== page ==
While I wait for my Palmetto State Armory AR15 lower receiver I thought I might share something I have sitting in the safe.
It’s is a Cavalry Arms (now Cavalry Manufacturing) lower receiver.There are many AR15 lower receivers on the market but one quick glance will tell you why this one is different. It can be considered the first successful iteration of the “plastic” AR15 lower receiver. Bushmaster’s Carbon 15 series never really gained much steam and other plastic lowers on the market are often looked at with the hairy eyeball… but the Cavalry lower came out swinging and showed the community just how durable a plastic receiver can be.
Despite its current pedigree over all other brands of plastic lowers I really
don’t really know what to think of it yet. If you look closely you can see it is molded in two pieces and then welded together.
Cav Arms claimed 75,000 rounds had been put through one of their demo
models in an ad I saw online. That is pretty impressive for a “new”
technology. The piece is solid, fairly attractive, and can be ordered
in a variety (rainbow like even) of colors.
One of the problems I encountered with this
lower was how much hand fitting was required when installing certain components. One particular component was the buffer detente. When I inserted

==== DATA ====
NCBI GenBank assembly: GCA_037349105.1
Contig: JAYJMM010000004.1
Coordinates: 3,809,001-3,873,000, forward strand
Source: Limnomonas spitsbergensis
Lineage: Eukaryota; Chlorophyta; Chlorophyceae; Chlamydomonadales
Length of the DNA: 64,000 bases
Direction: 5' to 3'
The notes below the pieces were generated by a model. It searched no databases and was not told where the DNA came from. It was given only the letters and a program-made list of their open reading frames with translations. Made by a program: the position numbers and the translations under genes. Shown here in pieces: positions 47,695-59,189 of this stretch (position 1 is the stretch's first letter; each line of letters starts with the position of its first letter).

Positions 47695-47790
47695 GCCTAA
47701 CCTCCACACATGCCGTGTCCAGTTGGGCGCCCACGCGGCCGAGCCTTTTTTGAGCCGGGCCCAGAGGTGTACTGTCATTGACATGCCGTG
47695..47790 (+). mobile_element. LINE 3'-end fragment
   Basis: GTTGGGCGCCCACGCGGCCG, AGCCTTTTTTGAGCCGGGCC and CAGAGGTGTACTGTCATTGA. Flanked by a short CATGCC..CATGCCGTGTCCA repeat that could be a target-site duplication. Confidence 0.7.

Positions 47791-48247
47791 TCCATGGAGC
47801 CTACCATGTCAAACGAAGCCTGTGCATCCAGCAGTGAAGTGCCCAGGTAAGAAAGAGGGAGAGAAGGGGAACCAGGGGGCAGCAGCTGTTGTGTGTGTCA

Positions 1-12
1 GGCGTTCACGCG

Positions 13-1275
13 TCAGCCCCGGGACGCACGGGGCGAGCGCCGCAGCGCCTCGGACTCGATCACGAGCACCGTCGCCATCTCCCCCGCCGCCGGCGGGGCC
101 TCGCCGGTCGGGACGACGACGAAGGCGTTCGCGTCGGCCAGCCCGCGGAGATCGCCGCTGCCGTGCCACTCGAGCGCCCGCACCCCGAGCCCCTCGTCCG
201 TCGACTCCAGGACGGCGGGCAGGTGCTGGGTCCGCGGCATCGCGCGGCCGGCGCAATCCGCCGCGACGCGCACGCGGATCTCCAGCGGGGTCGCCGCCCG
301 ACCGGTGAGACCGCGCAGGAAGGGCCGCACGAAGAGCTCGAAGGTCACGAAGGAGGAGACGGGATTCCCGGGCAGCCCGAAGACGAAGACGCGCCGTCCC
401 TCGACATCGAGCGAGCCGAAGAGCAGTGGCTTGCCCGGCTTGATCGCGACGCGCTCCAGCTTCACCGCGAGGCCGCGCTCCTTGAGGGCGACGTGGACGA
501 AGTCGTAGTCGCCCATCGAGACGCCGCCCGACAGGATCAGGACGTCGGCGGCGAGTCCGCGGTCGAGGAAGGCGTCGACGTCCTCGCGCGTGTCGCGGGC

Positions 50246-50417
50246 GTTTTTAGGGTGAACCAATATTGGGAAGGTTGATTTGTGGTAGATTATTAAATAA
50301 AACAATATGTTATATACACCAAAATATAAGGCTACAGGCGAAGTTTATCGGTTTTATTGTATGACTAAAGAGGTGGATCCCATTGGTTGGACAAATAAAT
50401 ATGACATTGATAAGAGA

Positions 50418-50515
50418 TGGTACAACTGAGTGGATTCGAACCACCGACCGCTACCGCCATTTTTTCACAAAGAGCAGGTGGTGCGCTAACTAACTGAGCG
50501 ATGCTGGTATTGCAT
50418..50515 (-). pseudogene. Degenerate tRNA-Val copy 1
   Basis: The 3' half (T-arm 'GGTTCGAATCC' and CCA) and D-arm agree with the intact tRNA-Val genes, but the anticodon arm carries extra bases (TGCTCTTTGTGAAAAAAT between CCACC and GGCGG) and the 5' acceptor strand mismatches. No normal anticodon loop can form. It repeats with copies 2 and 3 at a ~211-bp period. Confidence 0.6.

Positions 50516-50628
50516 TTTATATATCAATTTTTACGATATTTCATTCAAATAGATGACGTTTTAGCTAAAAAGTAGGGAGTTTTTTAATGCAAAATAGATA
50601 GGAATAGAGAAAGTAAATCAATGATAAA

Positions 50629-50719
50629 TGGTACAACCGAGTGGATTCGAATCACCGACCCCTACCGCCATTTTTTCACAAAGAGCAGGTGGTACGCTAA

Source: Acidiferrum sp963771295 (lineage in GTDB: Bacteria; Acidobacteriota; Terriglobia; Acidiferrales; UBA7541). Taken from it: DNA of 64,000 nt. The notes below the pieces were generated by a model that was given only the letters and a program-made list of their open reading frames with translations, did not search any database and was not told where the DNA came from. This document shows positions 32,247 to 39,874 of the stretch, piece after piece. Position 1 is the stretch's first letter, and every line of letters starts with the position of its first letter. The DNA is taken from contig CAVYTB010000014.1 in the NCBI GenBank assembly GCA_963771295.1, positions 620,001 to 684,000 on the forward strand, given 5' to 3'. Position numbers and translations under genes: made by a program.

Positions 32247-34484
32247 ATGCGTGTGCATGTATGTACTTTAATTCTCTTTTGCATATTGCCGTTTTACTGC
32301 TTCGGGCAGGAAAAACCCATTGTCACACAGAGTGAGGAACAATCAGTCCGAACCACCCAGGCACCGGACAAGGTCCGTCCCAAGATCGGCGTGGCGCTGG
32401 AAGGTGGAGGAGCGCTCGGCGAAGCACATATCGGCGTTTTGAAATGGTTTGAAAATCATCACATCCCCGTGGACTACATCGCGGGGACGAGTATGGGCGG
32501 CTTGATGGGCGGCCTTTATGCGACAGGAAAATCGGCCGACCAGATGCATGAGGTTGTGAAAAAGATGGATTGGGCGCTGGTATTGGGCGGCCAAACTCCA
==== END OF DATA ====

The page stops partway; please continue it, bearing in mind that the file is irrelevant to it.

the buffer detente into the pre-drilled hole it pressed in with a
friction fit and it wouldn’t come back out. It was one of those moments
when I wanted to choke myself for not checking and looking for excess
flashing. I had to remove the detente with need nose pliers and then
drill into the hole to remove the excess plastic.
magwell did not permit the magazines to drop free. Some file time was
necessary here to lower the high points on the inside of the mag well.
Nothing too difficult.
The buttstock trap door assembly was a
plasticy rubberized piece of flimsy worthlessness that I didn’t want on
my rifle. I had to replace it with a A2 trapdoor assembly. The stock
flimsy trap door assembly feels as though it would bulge or break and
release the contents of my buttstock to the floor.
One more problem I noted is that the loose molding of the bolt hold open recess allows the catch to tilt back and forth. Such a tilt allows the bolt catch to miss the follower as in the photo below.
This occurred while manually cycling the weapon. The bolt chewed into the follower rather than stop via the bolt hold open. I will have to shim this to correct the issue.
really have a use for this lower at the moment. It has various features
that would suite the needs of my 20 inch rifle build, such as A1 stock
length and the fact that it is ultra light weight… but I think I will
reserve it for a secondary rifle project in the future if I can get comfortable with its performance.
Eugene Stoner’s original M16 design weighed around 6.3 lbs. Today’s M16A4 weighs 7.4 lbs.
What happened here?
This Cavalry lower is screaming for a M16A1 upper with pencil barrel.
Do I smell a side project?